According to the Chartered Institute of Public Relations in the UK, PR is consistently voted into the top three career choices for graduates. Competition for positions is fierce, with increasing numbers of individuals being drawn to the perceived excitement, variety and glamour of the public relations industry.

So, what exactly is PR?

Public relations is, fundamentally, all to do with communications. This may involve reporting quarterly earnings to stockholders, educating the public on how to use a particular product or dealing with the aftermath of a company crisis. If you have the ability to communicate effectively, both through speech and the written word, then you are on the right track towards becoming an accomplished PR professional.

Getting a Job in PR

There is no solid rule dictating how you should enter public relations. Many people have crossed over from other industries, including journalism and advertising, and have used their experience in those areas to bring a new and relevant perspective to the PR arena.

Increasing numbers of colleges, schools and universities are now offering courses in public relations and communications. If you are already employed but want to switch careers then there are a number of night courses or part-time options available.

Attending Toastmasters meetings, an international non-profit organisation which helps its members develop public speaking and leadership skills, can also help you develop the communication skills that are so vital in PR.

Getting Work Experience

The one thing that every public relations employer is looking for is practical work experience. A CV with good, relevant work experience and references on it will serve you well when it comes to looking for a job. Many of the larger PR consultancies, such as Porter Novelli and Fleishman-Hillard (in the UK), offer internships but it is also worth contacting some of the smaller, more boutique PR agencies.

Another way of gaining much needed experience is by volunteering to help a not for profit organisation with their PR. Some of these organisations will advertise for PR volunteers on their websites and on volunteer sites and are always grateful for any support.

Another fantastic way of learning more about the PR industry and meeting useful public relations contacts is to become a student member of the Public Relations Institute of New Zealand (PRiNZ). This organisation regularly holds seminars and networking events, which are an enjoyable way of learning more about the world of PR and the people in it.


Has anyone else noticed that human beings have an awful habit of opening their mouths before their brains have had enough time to kick in and tell them that it would be a really, really bad idea to say whatever they are planning on saying?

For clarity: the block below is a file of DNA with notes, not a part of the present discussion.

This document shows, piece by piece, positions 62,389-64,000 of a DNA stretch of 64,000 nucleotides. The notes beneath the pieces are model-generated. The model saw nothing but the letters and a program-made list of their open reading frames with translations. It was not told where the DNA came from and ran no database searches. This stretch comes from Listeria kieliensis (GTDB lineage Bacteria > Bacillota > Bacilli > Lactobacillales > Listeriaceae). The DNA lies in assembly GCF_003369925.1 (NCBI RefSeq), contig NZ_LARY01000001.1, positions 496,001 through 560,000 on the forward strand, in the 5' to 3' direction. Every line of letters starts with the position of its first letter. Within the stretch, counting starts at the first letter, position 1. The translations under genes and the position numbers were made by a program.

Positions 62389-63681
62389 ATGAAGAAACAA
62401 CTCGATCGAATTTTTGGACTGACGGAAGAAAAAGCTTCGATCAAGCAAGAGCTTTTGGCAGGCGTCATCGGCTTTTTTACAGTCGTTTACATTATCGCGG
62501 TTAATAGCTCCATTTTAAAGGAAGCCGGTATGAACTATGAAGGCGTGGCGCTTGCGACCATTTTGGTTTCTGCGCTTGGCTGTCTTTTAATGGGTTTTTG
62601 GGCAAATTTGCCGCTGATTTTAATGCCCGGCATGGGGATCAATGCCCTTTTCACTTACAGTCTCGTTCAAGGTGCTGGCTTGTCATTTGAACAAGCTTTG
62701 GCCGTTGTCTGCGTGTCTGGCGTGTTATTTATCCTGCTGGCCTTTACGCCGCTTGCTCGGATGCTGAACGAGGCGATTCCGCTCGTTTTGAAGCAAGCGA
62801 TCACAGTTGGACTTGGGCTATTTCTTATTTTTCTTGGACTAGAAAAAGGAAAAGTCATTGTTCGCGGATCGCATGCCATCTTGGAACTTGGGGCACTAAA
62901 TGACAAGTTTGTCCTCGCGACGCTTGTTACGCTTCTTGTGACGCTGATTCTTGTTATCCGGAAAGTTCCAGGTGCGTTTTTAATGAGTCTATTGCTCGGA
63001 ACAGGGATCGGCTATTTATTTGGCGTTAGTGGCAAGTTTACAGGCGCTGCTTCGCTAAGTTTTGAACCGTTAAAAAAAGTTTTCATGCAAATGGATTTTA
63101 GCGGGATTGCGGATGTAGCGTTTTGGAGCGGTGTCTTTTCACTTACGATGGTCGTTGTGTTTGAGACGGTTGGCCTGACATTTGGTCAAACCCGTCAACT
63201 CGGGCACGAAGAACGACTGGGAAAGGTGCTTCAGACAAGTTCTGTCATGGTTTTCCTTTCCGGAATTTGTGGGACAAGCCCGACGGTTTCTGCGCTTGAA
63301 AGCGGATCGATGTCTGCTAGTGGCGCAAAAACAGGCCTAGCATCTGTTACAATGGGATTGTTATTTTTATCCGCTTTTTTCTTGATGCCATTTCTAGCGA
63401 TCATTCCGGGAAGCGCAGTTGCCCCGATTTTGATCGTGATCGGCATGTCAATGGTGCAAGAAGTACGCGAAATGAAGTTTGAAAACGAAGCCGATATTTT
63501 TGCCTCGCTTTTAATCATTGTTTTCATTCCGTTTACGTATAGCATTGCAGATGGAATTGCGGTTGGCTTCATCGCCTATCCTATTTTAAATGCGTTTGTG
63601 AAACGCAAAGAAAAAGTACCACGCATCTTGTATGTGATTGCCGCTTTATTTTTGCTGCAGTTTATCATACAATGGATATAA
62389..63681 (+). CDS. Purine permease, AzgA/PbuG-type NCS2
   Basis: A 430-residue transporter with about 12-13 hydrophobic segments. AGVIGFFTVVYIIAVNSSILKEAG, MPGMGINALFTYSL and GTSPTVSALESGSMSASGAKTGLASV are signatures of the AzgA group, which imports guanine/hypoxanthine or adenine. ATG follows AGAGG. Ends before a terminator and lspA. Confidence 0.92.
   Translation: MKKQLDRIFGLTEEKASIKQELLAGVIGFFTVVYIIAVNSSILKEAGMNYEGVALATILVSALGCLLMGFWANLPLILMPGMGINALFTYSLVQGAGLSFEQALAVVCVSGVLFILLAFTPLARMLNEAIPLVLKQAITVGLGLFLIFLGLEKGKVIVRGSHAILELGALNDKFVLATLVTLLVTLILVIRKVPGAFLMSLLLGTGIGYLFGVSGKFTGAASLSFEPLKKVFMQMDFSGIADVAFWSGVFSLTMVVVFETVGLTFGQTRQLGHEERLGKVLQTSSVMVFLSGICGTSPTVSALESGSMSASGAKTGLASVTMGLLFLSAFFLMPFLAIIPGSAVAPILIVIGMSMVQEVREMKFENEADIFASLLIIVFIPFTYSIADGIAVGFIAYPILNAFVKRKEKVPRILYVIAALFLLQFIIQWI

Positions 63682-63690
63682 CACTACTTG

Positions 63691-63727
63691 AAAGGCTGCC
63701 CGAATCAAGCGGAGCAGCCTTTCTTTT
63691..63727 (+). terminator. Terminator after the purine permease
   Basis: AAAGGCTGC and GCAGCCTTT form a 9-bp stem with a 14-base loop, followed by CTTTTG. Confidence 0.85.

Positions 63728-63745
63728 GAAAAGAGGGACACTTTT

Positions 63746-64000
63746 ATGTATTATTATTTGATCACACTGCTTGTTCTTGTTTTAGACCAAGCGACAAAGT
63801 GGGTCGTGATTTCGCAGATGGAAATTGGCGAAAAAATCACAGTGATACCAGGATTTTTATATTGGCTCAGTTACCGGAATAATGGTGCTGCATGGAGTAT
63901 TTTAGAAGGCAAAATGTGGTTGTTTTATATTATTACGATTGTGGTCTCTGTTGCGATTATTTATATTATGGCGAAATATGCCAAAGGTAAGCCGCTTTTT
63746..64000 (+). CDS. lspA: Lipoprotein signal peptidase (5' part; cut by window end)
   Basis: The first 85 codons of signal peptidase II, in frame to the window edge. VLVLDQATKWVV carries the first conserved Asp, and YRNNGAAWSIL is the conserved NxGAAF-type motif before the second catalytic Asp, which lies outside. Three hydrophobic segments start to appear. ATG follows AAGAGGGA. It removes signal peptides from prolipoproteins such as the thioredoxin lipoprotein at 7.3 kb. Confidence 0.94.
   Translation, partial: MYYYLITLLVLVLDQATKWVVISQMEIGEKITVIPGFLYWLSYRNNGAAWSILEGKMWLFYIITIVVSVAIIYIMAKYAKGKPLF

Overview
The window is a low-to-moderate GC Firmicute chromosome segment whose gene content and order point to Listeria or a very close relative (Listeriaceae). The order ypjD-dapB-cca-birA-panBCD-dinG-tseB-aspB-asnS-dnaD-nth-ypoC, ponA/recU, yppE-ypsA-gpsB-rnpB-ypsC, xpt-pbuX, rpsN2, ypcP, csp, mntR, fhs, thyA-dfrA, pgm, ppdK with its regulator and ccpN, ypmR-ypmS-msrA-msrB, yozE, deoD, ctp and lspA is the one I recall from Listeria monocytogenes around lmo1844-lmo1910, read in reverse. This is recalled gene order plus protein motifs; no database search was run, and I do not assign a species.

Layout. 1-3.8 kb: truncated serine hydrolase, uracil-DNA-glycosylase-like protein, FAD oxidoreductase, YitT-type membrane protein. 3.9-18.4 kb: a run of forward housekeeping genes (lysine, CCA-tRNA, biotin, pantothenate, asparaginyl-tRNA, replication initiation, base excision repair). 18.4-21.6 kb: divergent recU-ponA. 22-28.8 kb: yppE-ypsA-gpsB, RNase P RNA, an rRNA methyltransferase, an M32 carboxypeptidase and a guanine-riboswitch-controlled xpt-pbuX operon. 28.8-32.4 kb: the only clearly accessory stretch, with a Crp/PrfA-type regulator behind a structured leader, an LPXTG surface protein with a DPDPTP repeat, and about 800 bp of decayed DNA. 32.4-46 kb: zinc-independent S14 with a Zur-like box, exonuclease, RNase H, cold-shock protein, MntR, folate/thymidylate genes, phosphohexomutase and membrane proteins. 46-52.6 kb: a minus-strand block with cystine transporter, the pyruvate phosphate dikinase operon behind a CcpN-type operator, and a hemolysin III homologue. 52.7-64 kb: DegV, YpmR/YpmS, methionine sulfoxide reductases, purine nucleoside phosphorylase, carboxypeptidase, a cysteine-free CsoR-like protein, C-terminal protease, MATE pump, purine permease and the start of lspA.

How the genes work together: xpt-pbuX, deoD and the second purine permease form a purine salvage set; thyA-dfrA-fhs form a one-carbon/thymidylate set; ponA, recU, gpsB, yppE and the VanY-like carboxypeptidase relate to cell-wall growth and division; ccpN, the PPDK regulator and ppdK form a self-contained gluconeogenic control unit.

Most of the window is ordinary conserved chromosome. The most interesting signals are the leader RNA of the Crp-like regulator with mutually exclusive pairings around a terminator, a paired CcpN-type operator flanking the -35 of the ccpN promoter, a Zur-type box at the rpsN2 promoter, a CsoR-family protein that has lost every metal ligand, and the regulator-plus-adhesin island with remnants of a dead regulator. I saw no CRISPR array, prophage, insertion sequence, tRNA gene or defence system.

Saying something inappropriate is not so terrible when it is in the privacy of your own home, in front of friends and family. The result is usually nothing more than a red face and a hasty apology. However, when a badly thought out remark is uttered in the public arena, by company leaders, the effects can be long lasting and extremely damaging.

For example, Decca Recording Company (now part of the Universal Music Group) should really be remembered for the role it played in the development of recording methods (in the UK) and the development of original cast albums (in the US). However, due to a slip up by a Decca executive, this company will forever be remembered for saying, when questioned about why they turned down 'The Beatles' in 1962:

'We don't like their sound and guitar music is on the way out.'

I bet it wasn't long before that executive started wishing that those words hadn't slipped out of his mouth...

Business figures can also attract condemnation for not saying enough. How often have you seen a prominent business personage shouting 'no comment' into the TV cameras as they exit a court room or heard of a troubled company that refuses to talk to the media? Your instant and natural assumption is that these people have done something wrong, whether this is accurate or not.

PR consultants dedicate hours of their lives to teaching clients how to recognise when it is appropriate to speak out and when they should be slightly more discreet. A good PR consultant will also make sure that the spokesperson from their client's company is fully media trained and is able to deal with appearing on TV and radio, as well as being comfortable with being contacted by journalists. You can usually spot the companies that have a PR team behind them as they are usually well prepared for speaking to the media, give appropriate amounts of relevant information and are as honest and transparent as possible.

I am sure that I am not the only one who believes that being an expert in your specific business field does not automatically mean that you will know how to communicate with your key audiences. Learning when to speak up and when to be quiet, as well as knowing exactly how to deal with the media, is an important skill that no business person should be without.

Has anyone else noticed any examples of businesses communicating badly recently, either in New Zealand or globally?